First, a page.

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Revenge spending might be the one thing ruining your budget this pandemic

Revenge spending might be the one thing ruining your budget this pandemic

  • No, not spending money for months isn’t an excuse to break your budget and buy everything in your cart

The first time I bought from online shopping sales, I tried to justify it as me treating myself after months of being at home and not touching the money in my bank account.

The thrill of finding books and makeup products that would typically take me forever to find at brick and mortar stores was something that felt new to me, as I’ve generally paid little attention to online stores pre-quarantine. After that, I promised to go back to ignoring online sales—telling myself that I had more than enough to keep me occupied for the next few months.

Judging by the fact that I’m writing this, months after my first online buy,  that clearly didn’t happen. 

Newsflash: You’ve been revenge spending

Turns out my shopping sprees weren’t just about me spoiling myself after holding back from spending my money—a part of me was trying to compensate for months of not shopping at physical stores for months at a time.

Initially coined in 1980s China, revenge spending is generally defined as “the overindulgence in retail therapy by consumers who have missed shopping at their favorite outlets.”

In the context of the pandemic, revenge spending looks a lot like the small pile of deliveries at your doorstep after an 11.11 sale, made up of all the things you’ve either thought of or planned on buying before lockdowns were initiated.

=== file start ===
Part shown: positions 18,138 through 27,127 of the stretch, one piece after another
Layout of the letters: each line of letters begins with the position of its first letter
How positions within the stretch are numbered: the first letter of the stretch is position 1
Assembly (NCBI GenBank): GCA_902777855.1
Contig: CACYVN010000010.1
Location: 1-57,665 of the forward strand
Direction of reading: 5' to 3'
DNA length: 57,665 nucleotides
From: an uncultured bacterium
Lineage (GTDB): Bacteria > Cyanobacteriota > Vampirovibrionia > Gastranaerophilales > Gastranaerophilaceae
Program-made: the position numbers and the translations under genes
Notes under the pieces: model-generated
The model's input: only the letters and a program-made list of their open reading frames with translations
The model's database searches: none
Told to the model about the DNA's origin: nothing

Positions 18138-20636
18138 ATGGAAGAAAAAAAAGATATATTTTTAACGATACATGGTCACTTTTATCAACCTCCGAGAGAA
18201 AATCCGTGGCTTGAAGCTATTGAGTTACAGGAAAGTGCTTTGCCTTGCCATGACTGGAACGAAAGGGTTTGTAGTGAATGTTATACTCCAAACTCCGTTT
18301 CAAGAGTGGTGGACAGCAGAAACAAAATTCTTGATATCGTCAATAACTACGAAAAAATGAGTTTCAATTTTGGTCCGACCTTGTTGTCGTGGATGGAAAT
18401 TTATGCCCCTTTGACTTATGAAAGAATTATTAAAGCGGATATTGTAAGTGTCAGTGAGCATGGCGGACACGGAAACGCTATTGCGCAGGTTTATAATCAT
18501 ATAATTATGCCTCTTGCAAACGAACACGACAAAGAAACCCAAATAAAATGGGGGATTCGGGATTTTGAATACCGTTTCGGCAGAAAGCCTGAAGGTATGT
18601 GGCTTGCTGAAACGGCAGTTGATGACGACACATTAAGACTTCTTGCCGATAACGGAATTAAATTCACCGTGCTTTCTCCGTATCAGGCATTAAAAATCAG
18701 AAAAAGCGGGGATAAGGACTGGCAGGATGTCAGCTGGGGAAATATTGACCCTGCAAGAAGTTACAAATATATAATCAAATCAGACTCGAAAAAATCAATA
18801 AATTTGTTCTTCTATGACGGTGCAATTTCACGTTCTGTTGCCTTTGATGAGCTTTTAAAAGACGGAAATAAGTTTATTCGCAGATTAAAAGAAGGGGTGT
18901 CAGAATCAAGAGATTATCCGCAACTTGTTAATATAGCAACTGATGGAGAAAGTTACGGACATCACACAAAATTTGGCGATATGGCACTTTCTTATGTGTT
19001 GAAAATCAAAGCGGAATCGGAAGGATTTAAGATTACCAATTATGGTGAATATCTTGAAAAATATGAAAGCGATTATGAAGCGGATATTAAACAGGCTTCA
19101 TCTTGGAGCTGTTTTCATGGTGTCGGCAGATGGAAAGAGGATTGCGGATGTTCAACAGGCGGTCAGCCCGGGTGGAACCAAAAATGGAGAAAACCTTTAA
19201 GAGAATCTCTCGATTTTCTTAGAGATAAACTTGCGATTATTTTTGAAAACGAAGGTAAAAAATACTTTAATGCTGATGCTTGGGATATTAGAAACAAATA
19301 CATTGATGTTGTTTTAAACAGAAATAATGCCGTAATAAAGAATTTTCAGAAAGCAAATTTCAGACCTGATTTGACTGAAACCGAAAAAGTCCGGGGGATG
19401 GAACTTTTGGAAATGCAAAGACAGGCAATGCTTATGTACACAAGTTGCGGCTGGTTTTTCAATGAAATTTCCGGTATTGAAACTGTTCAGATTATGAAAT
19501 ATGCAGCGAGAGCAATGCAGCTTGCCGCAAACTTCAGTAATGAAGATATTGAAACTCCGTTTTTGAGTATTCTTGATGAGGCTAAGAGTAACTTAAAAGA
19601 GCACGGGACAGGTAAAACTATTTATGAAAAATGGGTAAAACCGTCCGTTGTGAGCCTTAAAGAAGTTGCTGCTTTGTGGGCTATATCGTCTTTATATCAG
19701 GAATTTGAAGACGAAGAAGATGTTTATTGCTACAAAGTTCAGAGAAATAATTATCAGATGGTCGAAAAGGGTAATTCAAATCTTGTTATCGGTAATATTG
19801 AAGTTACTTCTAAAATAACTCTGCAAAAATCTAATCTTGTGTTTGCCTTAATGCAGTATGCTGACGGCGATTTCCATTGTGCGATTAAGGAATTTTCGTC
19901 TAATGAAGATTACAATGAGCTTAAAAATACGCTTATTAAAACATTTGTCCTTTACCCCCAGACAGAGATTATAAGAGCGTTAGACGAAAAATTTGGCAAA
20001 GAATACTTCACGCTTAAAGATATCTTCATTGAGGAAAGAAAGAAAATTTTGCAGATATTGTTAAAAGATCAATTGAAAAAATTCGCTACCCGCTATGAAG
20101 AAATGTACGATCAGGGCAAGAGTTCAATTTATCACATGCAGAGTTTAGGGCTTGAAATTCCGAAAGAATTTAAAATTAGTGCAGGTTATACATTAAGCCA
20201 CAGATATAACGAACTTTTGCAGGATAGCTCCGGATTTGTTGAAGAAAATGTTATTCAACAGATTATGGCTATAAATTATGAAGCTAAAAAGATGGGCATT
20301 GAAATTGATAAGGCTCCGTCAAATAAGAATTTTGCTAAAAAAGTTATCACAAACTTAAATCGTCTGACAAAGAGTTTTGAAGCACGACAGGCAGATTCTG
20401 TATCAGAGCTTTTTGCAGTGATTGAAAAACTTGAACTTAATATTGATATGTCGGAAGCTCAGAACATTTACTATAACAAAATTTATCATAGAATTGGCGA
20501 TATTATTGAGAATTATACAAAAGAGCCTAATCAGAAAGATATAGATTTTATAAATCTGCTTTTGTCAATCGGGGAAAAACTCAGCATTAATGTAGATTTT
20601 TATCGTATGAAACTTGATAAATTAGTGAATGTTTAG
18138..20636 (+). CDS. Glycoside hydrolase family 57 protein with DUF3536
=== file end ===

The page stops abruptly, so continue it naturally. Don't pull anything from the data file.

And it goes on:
If you’re wondering if everyone else around you has been going through the same thing, economic experts have pointed out that people who’ve gone on revenge spending sprees have either saved up money from staying home or have expenses that haven’t been drastically affected by the pandemic.

“These consumers are spending on indulgences for themselves or their homes to make them feel better,” says Alison Angus, Euromonitor’s head of lifestyle research.

If you’re reading this, it’s time to reconsider checking out

Going out of your way to splurge on that expensive (but discounted!) outfit might make you feel good now, but that feeling won’t stick around forever. Think of the “shopping buzz,” which will inevitably fade days after you’ve got your hands on that item you’ve been eyeing.

If you’re not keeping an eye on your revenge spending sprees, there’s a good chance you won’t notice how bad your finances are until it’s too late—which has been the case for a number of people during the pandemic, according to credit card companies.

It’s all fun and games until you find out you’re deep in credit card debt. Photo by Karolina Grabowska from Pexels

So before you open a tab to visit your favorite online shop, take the time to really think about how much you want the item in your virtual cart. Is it something you see yourself using well into the future? If it isn’t something you’ve wanted for some time, have you given yourself a few weeks to really think about how much you want it?

[READ: Before adding to cart, ask yourself, ‘Is this an impulse buy?’ Chances are, it is]

Put your spending habits in perspective by looking at how much money you’ve spent on non-essential items—and establishing a budget that works for you. Instead of trying to convince yourself to add more things to your cart, come up with a plan before you go out and shop only for essential items.

[READ: Budgeting habits you need to hold on to during the quarantine]

At the end of the day, it helps to remind yourself that you have more than enough time to make up for time spent in quarantine. On days when I feel the urge to buy everything that’s in my cart, I try to tell myself that these will still be there in the days, months— even the years to come. It’s saved me from a significant number of impulse spending sprees. © 2020. Hinge Inquirer Publications, Inc.